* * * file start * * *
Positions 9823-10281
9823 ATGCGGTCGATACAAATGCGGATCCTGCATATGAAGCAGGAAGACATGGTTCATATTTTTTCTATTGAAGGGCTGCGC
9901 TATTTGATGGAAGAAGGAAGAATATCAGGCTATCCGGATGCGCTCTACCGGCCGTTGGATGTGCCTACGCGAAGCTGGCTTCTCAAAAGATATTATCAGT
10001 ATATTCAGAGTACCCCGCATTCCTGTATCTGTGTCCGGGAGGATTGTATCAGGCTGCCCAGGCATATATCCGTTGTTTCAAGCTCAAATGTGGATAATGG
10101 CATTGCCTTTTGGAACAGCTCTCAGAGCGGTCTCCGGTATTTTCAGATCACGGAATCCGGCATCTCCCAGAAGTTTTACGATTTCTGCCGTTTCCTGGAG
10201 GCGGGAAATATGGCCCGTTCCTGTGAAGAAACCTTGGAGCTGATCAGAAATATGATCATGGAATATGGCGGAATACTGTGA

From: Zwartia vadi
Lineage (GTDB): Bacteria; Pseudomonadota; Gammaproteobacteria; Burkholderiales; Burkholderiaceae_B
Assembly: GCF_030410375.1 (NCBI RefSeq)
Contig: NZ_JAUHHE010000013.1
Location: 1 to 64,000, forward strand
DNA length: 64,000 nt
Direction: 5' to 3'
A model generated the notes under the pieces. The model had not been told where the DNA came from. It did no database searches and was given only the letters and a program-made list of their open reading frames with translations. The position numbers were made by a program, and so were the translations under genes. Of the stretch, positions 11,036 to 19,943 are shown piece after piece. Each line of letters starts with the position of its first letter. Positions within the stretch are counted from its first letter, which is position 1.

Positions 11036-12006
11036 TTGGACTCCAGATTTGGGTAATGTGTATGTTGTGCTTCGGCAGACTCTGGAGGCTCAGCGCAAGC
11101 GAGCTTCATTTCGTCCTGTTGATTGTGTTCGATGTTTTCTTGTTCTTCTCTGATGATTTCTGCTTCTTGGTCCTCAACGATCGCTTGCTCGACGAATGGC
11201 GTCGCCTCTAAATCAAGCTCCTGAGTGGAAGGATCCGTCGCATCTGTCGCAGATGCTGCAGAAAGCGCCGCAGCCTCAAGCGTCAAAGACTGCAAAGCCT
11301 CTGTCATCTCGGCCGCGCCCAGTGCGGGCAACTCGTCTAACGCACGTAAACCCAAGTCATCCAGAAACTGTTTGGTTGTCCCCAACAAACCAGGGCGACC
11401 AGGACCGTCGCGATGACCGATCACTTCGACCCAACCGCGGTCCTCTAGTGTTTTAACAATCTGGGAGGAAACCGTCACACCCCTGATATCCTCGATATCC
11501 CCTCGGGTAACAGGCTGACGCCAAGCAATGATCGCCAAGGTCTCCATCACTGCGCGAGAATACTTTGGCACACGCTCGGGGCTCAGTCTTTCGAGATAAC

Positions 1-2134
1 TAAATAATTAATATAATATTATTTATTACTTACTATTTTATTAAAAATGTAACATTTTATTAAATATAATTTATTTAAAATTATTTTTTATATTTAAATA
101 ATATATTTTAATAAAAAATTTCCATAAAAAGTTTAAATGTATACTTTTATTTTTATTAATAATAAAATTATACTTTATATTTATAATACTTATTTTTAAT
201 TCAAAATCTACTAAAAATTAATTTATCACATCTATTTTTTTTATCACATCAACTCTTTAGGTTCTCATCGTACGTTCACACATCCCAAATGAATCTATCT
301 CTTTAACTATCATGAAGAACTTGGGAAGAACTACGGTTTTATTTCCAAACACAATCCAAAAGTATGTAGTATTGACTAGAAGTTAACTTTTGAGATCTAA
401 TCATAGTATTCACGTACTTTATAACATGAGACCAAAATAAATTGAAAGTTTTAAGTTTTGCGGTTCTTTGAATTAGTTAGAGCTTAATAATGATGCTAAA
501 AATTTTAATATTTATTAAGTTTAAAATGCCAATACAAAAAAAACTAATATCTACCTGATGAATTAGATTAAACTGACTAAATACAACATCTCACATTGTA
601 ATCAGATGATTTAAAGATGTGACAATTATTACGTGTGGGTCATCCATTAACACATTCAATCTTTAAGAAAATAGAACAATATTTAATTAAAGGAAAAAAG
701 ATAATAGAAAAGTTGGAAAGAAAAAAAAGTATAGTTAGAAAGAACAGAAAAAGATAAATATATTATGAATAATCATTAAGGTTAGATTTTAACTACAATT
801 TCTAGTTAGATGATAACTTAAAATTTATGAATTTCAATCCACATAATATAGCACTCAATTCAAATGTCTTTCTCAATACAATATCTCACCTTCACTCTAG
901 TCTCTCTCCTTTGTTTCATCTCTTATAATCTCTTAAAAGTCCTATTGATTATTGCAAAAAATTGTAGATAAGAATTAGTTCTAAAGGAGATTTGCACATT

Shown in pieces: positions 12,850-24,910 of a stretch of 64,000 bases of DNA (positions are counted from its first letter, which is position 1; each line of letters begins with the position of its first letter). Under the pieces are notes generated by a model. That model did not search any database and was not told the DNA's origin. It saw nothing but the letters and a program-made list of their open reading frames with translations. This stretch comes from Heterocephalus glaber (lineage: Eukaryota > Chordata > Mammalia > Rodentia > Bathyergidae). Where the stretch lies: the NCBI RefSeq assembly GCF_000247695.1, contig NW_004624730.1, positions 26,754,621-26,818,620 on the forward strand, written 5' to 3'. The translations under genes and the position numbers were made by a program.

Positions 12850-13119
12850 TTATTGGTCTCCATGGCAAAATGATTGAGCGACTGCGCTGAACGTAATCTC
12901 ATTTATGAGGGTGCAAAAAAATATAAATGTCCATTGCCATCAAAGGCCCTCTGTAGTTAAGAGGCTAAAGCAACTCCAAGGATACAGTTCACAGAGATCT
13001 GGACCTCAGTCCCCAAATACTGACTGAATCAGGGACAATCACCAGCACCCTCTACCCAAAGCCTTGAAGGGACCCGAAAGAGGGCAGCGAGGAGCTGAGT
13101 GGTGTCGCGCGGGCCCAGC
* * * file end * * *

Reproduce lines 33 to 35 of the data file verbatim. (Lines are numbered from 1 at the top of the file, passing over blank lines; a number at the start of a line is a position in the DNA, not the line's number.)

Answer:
Shown in pieces: positions 12,850-24,910 of a stretch of 64,000 bases of DNA (positions are counted from its first letter, which is position 1; each line of letters begins with the position of its first letter). Under the pieces are notes generated by a model. That model did not search any database and was not told the DNA's origin. It saw nothing but the letters and a program-made list of their open reading frames with translations. This stretch comes from Heterocephalus glaber (lineage: Eukaryota > Chordata > Mammalia > Rodentia > Bathyergidae). Where the stretch lies: the NCBI RefSeq assembly GCF_000247695.1, contig NW_004624730.1, positions 26,754,621-26,818,620 on the forward strand, written 5' to 3'. The translations under genes and the position numbers were made by a program.

Positions 12850-13119
12850 TTATTGGTCTCCATGGCAAAATGATTGAGCGACTGCGCTGAACGTAATCTC